1. Which of the following does NOT increase the risk of type 2 diabetes?
A. Having a family member with type 2 diabetes
B. Having high levels of HDL cholesterol
C. Smoking tobacco
D. Having low levels of testosterone
2. Type 2 diabetes can cause many different issues to the human body. Of the following, which of these issues caused by type 2 diabetes are male-specific?
A. Erectile dysfunction
B. Increase in testosterone
C. Frequent urination
D. Blurred vision
3. Which of the following is NOT a way to prevent type 2 diabetes?
A. Improving diet
B. Exercising often
C. Taking spironolactone (a medication used to decrease testosterone levels)
D. Quit smoking
American Diabetes Association. (2018, March 22). Statistics about diabetes. https://www.diabetes.org/resources/statistics/statistics-about-diabetes
Centers for Disease Control and Prevention. (2019, May 30). Diabetes basics. https://www.cdc.gov/diabetes/basics/index.html
Dansinger, M. (2019, July 1). Type 2 diabetes treatments. WebMD. https://www.webmd.com/diabetes/type-2-diabetes-treatments.
Diabetes.co.uk. (2020, March 6). Testosterone and diabetes. Diabetes Digital Media. https://www.diabetes.co.uk/body/testosterone-and-diabetes.html#:~:text=Research%20has%20shown%20that%20low,visceral%20fat%20storage%20in%20women
Mayo Clinic Staff. (2021, January 20). Type 2 diabetes. Mayo Clinic. https://www.mayoclinic.org/diseases-conditions/type-2-diabetes/symptoms-causes/syc-20351193
U.S. Department of Health and Human Services. (2017, May 1). Type 2 diabetes. National Institute of Diabetes and Digestive and Kidney Diseases. https://www.niddk.nih.gov/health-information/diabetes/overview/what-is-diabetes/type-2-diabetes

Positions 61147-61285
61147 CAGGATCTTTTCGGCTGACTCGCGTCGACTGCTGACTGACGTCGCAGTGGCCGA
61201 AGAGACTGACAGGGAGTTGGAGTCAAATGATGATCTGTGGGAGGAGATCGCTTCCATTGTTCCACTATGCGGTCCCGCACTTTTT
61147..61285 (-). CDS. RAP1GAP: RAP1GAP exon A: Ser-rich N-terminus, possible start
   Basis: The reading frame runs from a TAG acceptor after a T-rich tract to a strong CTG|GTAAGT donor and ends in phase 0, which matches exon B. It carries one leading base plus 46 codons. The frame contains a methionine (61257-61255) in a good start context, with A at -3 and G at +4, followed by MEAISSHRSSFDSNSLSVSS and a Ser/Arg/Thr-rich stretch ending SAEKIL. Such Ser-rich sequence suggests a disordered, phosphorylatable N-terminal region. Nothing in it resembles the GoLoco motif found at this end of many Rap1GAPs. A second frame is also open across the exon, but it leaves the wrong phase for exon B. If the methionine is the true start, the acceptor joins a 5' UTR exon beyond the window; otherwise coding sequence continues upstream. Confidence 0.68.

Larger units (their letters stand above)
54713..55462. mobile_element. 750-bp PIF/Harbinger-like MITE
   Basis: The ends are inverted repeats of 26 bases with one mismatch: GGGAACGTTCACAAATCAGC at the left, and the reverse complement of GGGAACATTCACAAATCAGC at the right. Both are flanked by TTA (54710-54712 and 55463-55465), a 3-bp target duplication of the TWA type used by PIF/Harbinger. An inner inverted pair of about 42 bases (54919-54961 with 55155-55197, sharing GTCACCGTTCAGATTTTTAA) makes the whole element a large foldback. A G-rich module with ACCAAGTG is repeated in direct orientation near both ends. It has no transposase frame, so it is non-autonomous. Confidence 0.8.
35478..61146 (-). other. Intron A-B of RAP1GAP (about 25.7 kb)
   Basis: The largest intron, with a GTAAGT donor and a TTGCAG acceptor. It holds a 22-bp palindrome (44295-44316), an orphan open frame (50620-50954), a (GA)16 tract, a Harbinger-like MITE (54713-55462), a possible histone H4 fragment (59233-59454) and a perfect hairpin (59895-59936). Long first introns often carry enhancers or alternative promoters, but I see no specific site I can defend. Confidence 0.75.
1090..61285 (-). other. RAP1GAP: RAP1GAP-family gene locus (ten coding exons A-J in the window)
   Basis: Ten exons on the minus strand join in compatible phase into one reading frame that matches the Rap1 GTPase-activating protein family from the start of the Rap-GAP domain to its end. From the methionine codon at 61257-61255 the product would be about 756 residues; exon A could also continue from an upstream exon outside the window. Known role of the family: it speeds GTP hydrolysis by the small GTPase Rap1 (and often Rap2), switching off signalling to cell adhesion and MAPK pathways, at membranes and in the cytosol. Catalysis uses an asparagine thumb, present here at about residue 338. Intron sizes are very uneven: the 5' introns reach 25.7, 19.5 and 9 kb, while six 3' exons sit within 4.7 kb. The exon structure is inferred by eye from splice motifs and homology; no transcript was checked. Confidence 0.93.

Zahed, R. (2020, November 11). How type 2 diabetes affects men. Keck Medicine of USC. https://www.keckmedicine.org/how-type-2-diabetes-affects-men/
a protein pancreatic hormone that is essential for the metabolism of carbohydrates and the regulation of blood glucose levels and when insufficiently produced results in diabetes
a crystalline sugar C6H12O6. Specifically: the sweet colorless soluble dextrorotatory form that occurs widely in nature and is the usual form in which carbohydrate is assimilated by animals
an asymptomatic abnormal state that precedes the development of clinically evident diabetes
the study of how genetic material (DNA) can be passed down from parents to their offsprings
a lipoprotein of blood plasma that is composed of a high proportion of protein with little triglyceride and cholesterol and that is correlated with reduced risk of atherosclerosis
chronic inability to achieve or maintain an erection satisfactory for sexual intercourse
An infection in any part of the urinary system, the kidneys, bladder, or urethra.
A cancer in a man's prostate, a small walnut-sized gland that produces seminal fluid
a usually progressive condition (such as Alzheimer's disease) marked by the development of multiple cognitive deficits (such as memory impairment, aphasia, and the inability to plan and initiate complex behavior)
a medical practitioner qualified to diagnose and treat disorders of the endocrine glands and hormones